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Mini Cooper S Restoration Part 3

After spending so much time, energy and money on the restoration of the Mini Cooper S, it’s great to see that it’s finally on the home stretch.

With the re-built engine installed and running it’s now time to add some of the finishing touches.

Forty-five years of UV light and wear and tear can take its toll on all of the window and door rubbers, but fortunately they are all still available for purchase at $600 for a full set.

The seats have been re-upholstered, and the cabin is all back in one piece at last.

So, it’s finally time to take the Mini back out on the road.

The engine ticks over nicely and, with the gearbox completely re-conditioned, everything should be as good as new.

But alas, there is a problem.

The gears aren’t changing freely, and it’s necessary to double de-clutch on every change.

That means slightly revving the engine in neutral to try to match the revolutions of the input and output shafts, particularly when down-shifting.

How could this be? After all, the Mini had a brand new clutch.

Further investigation revealed that the culprit was a worn clutch pedal pivot bush.

The movement in the loose bush meant that, even when the clutch pedal was fully depressed, the other end of the shaft just wasn’t moving through its full range of movement and, therefore, the clutch was not fully disengaging.

Once discovered, it was a simple fix for a problem too subtle to spot on the re-build.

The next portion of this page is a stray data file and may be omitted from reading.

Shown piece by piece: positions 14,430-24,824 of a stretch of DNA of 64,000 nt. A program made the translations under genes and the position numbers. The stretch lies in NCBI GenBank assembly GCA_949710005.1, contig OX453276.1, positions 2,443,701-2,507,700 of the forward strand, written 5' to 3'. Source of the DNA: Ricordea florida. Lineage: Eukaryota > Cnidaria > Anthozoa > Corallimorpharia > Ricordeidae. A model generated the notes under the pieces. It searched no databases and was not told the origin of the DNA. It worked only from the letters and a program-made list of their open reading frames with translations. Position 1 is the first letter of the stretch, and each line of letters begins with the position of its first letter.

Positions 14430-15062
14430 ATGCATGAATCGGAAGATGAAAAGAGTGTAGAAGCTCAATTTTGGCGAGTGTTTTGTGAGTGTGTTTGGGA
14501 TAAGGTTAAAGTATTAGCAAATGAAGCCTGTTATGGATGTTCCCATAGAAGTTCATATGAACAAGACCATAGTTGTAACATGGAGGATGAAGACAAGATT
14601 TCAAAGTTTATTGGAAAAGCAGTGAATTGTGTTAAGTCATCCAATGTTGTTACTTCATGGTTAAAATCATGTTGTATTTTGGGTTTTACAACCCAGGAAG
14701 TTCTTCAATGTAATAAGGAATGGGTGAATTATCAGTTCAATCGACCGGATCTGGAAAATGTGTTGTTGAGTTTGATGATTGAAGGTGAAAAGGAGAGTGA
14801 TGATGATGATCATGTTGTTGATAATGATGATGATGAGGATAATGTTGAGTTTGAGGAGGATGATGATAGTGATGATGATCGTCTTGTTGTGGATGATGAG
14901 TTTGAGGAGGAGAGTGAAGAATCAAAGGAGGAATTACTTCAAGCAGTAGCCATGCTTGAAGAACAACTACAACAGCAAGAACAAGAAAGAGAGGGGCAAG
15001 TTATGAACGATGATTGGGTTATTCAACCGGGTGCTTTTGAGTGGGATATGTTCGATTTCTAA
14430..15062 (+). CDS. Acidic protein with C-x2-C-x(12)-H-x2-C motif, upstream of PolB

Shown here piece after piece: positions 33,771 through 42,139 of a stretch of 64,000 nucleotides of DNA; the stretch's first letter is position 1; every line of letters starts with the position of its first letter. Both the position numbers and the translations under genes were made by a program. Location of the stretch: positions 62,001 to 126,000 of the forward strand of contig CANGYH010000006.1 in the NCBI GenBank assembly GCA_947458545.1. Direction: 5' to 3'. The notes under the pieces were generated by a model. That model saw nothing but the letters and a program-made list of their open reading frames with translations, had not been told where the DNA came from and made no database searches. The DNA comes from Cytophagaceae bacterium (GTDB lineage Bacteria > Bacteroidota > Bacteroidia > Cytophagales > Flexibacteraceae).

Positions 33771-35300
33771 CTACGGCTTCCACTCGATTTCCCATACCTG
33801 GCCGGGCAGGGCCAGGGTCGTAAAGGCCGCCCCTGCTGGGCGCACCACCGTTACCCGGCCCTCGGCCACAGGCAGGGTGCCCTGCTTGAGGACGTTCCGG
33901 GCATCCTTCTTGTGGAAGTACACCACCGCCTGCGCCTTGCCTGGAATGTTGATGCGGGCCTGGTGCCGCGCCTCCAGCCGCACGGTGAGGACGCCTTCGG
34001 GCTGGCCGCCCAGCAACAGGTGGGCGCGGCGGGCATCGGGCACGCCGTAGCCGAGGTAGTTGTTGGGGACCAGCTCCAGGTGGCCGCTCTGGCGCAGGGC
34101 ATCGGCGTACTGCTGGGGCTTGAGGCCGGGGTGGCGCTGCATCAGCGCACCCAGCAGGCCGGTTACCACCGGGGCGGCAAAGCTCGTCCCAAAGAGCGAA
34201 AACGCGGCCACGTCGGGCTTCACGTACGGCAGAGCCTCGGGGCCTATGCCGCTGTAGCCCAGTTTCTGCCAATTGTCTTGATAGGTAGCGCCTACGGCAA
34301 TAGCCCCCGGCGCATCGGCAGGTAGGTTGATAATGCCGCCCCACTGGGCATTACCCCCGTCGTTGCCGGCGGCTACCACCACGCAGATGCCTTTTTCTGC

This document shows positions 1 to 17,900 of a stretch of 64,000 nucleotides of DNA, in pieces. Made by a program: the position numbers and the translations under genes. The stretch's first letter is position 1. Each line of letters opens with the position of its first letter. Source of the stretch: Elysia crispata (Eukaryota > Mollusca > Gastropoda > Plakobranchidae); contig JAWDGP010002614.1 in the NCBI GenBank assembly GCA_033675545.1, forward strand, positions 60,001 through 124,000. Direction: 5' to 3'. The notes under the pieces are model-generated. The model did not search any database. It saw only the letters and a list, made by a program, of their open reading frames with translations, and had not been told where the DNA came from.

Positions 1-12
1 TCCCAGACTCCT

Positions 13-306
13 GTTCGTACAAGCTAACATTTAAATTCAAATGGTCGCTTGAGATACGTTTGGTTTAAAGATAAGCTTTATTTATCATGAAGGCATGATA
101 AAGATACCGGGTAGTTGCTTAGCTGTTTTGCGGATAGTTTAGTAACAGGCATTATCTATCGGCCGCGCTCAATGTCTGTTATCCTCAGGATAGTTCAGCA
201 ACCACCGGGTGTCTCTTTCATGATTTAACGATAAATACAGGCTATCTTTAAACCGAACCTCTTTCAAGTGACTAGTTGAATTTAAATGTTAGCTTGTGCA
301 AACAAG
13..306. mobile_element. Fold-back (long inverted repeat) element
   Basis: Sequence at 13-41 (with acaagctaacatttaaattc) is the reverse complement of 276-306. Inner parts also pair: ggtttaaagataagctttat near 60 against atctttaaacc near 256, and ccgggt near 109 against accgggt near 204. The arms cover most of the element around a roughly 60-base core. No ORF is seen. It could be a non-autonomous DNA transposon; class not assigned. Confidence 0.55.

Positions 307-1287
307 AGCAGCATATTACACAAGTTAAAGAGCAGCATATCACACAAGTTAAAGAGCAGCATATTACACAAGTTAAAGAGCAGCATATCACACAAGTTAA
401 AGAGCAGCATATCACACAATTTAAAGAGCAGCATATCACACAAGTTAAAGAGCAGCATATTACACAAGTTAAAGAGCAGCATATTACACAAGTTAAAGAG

So what was the Mini like on the road?

Well, frankly, just a little disappointing!

It is, after all, a 45-year-old design which lacks all of the modern engineering that makes 2015 cars feel so refined and smooth.

There’s no power steering, no air conditioning and the performance is sluggish compared to a modern turbo-powered car.

In the event of an emergency there is no ABS, no airbags or crumple zones and crashing in a Mini was never meant to be injury-free.

So, for a total investment which could have bought a fairly new hot hatch, was the whole job worthwhile?

Well yes, I think so.

Because restoring the Mini was never about making a profit.

It was about restoring a piece of motoring history and bringing the little car back to its full glory, just like it was when it left the factory.

Would my friend tackle the whole job again?

He’d have to think about that.

PS Once completed my friend reluctantly decided to sell the Mini.

It didn’t last long on carsales.com.au, and the new owner really didn’t pay a premium for all the time and effort that had gone into the restoration.

He mentioned that he was thinking about changing a few things on the car, like installing a stereo system.

Expecting that might happen, my friend advised the new owner that he’d pre-wired the car for whatever stereo he might install, but he also warned the new owner that whatever he did from here that changed the car from its original stock build would de-value it.

Proving the point that it’s often better to leave things alone and stick with the original, particularly if it has stood the test of time.

Safe motoring,

Doctor Clive Fraser

1970 Mini Cooper S

Engine: 1275cc 4 cylinder OHV

Power: 45 kW @ 5550 rpm

Torque: 91 Nm @ 3000 rpm

0-100 km/h in 12 seconds

Top speed 148 km/h

7.3 l/100km